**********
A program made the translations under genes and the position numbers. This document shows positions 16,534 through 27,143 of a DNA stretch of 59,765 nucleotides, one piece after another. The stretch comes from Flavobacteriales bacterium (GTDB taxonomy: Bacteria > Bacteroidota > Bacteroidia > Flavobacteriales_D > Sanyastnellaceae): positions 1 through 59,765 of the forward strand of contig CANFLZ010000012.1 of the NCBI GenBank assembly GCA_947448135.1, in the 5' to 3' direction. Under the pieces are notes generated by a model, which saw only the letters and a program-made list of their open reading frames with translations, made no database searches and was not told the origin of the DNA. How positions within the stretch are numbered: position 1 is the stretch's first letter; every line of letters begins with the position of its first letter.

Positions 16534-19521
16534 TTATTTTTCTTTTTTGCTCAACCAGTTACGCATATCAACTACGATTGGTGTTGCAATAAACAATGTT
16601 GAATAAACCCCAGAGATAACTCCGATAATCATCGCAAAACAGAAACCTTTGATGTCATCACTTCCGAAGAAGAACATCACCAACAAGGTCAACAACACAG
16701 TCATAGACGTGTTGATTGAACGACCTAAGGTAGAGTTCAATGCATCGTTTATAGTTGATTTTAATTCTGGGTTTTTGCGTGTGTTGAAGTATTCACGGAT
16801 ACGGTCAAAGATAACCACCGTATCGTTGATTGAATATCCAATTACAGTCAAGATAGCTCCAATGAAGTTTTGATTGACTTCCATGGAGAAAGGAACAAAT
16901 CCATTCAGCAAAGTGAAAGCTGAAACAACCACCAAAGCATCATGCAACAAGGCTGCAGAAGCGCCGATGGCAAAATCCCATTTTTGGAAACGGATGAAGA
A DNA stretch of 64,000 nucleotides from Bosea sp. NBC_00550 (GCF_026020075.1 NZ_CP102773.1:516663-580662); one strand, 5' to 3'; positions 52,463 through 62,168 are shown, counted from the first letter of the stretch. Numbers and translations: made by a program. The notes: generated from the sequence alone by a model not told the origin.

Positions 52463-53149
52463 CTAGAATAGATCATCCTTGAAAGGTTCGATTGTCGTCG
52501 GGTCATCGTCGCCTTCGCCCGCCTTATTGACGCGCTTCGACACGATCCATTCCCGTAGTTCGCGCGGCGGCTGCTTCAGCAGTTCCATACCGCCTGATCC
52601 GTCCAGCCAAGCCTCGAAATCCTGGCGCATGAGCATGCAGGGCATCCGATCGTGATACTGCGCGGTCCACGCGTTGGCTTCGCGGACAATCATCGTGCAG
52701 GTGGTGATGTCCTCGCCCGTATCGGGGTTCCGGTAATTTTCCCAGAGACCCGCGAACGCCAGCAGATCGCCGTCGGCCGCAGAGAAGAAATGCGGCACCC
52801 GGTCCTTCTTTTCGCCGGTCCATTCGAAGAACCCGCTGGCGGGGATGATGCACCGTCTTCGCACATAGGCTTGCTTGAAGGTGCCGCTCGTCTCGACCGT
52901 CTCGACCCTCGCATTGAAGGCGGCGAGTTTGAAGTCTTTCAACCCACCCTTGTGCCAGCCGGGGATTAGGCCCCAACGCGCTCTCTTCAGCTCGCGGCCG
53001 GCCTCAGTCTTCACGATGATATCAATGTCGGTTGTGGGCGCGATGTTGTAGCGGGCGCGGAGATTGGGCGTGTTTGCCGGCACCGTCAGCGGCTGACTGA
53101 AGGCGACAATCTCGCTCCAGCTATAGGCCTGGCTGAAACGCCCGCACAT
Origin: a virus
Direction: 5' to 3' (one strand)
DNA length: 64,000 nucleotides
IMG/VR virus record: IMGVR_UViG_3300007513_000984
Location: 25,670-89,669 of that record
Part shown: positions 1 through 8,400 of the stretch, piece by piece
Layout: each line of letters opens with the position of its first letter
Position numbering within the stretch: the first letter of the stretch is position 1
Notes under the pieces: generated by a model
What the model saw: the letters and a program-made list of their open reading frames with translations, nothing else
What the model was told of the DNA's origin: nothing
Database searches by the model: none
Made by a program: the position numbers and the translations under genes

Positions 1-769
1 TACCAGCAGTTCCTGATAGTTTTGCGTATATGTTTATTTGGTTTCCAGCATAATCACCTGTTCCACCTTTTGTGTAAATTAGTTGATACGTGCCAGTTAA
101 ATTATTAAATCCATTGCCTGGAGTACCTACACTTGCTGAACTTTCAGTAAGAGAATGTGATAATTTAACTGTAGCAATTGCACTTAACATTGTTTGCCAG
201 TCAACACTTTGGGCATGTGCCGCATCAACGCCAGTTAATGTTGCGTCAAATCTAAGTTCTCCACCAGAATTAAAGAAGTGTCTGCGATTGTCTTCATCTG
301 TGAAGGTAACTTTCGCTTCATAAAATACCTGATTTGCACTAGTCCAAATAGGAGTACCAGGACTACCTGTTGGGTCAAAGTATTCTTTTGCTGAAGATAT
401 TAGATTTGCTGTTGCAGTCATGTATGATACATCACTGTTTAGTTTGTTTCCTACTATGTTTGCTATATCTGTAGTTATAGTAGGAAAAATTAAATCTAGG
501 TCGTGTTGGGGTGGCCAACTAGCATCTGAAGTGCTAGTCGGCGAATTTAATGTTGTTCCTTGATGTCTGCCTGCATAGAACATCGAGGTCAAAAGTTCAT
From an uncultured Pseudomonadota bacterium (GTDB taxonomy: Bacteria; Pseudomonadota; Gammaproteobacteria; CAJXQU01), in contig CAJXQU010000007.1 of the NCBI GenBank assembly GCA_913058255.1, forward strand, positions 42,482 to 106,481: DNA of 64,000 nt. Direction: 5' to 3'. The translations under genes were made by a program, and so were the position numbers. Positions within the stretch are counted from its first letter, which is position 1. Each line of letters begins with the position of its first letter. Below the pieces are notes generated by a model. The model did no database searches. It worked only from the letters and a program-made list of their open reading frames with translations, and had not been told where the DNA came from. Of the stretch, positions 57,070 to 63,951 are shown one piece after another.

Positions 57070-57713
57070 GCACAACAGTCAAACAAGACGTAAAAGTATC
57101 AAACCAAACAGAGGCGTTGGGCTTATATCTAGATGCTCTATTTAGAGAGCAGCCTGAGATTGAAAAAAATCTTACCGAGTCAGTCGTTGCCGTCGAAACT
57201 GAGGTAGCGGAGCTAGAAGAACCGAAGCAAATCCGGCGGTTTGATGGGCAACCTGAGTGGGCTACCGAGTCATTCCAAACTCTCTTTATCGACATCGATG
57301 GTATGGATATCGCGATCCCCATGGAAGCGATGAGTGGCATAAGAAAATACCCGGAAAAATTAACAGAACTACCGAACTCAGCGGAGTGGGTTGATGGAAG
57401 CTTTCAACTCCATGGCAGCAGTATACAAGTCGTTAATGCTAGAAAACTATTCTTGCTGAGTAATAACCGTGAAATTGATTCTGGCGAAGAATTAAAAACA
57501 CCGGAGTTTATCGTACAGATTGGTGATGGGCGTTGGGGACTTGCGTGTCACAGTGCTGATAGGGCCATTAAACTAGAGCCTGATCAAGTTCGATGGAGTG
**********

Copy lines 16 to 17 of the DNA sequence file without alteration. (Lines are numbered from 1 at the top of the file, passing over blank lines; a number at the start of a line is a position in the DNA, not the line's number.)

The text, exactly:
53001 GCCTCAGTCTTCACGATGATATCAATGTCGGTTGTGGGCGCGATGTTGTAGCGGGCGCGGAGATTGGGCGTGTTTGCCGGCACCGTCAGCGGCTGACTGA
53101 AGGCGACAATCTCGCTCCAGCTATAGGCCTGGCTGAAACGCCCGCACAT